A job hopper is an employee who works briefly or for a short period of time with one company after another rather than staying with at one job or organization long-term. Although it is normal to change jobs or to switch careers, job hopper would do it than the normal frequency. Job hopping results to one employee’s sole decision to transfer to another company and then to transfer to another company again, a decision that is not a result of something like being laid-off or company closure.
Some employers tend to become wary and reluctant when hiring job hoppers. Employees having short stints with companies can impact their reputation as well. This event may result in the recruiter thinking that the candidate is unreliable and incompetent. Hiring managers and employers often fear that these job hoppers are reluctant to change or are simply unmotivated. Although it was uncommon to the professional world before, it is slowly being experienced and observed now. However, why is there a negative stigma related to people who are job hoppers? And why do employees become job hoppers themselves?
Listed below are notable reasons why employees become job hoppers:
- Employee welfare – this is very important to employees. When an organization appears to not be interested in the security and welfare of its employees and is only focused on company profit and appearing valuable in the market, this may result to employees losing trust and loyalty in the company. While the employee in this situation may work well and respects his immediate manager and other supervisors, he would still keep an eye on open opportunities that are available in the market.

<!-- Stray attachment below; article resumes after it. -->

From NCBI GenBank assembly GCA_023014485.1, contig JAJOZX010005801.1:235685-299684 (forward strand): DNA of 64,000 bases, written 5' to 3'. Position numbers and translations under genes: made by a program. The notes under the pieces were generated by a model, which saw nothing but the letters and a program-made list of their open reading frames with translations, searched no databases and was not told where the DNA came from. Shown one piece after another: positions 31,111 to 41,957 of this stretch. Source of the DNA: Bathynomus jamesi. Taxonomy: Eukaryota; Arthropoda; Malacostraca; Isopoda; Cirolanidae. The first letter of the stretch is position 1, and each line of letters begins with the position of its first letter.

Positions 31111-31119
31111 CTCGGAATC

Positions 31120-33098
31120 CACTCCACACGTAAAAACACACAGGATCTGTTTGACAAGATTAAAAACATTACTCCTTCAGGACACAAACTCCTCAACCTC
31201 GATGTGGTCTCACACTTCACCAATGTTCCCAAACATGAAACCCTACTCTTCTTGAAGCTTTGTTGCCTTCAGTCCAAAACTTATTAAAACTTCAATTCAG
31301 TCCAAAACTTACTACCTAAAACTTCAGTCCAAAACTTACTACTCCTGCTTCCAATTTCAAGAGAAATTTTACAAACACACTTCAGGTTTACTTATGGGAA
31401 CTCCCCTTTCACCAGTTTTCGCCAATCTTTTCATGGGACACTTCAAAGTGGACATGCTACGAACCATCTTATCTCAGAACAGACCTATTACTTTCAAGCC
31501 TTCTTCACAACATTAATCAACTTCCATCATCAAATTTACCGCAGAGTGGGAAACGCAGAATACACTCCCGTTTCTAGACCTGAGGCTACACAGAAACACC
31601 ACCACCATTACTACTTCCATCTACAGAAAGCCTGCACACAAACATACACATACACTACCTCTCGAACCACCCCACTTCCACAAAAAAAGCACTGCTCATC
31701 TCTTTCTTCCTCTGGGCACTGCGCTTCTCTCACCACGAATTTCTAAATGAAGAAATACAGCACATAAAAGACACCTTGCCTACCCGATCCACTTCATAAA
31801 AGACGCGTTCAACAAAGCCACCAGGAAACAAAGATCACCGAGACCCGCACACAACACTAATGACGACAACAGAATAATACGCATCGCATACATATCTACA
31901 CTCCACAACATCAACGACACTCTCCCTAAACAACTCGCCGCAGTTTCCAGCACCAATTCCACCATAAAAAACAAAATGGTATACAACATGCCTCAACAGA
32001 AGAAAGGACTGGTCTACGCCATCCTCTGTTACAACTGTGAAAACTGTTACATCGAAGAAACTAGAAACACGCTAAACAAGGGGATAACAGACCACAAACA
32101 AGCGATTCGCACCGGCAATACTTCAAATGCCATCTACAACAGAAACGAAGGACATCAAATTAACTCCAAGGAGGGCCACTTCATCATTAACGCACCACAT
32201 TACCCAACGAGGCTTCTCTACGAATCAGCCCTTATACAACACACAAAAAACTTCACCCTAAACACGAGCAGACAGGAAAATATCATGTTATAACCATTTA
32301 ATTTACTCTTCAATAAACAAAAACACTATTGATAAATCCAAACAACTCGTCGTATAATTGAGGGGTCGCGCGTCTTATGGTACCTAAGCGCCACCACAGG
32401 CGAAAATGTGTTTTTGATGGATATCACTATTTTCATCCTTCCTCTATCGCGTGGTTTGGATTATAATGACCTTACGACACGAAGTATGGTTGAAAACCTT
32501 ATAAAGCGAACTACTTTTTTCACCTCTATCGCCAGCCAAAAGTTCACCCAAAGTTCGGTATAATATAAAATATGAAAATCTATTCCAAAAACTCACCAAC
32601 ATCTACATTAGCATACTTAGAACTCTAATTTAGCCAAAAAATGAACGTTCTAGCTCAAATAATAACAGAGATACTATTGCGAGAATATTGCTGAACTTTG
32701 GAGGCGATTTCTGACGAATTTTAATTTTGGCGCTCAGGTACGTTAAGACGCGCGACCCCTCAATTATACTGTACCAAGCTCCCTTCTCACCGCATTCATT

- Employees want to feel that they are taken care of and that they are treated well. So if this is something that they are not getting or experiencing, they might as well leave and explore the market. Employees would not want to work in a hostile workplace since this would only decrease motivation and would increase stress and anxiety.
- Employees are not comfortable with their direct supervisors. Employees have preferences that they look for in their managers, and when they think that they do not match or are not complementing each other, employees would tend to doubt their employment. Managers can help the company create a positive working environment that will eventually help retain employees.
- Employees become job hoppers when they have the mentality that “Something better is out there”. Yes, true enough that employees have the need to grow as professionals but the issue with job hoppers is that they always think this way even when they have worked on a function for a short time only. They would seek for opportunities already without mastering the specialization or function they are doing now. However, by doing this, job hoppers can be able to eventually find their match and a function that they will handle long-term. If this is the case and purpose people to hop from one job to another, this should only manifest in their early career as professionals.
- Another reason is that employees have poor career choices. He or She does not clearly think about his or her career move and decisions. He or She may be blinded by a higher salary, a better work location, or the pursuit of a better work-life balance. Little does he or she know that he or she did not briefly understand what the role or function is and will eventually realize that it is something he or she is not comfortable doing.
When processing or hiring job hoppers, recruiters should take into consideration various factors: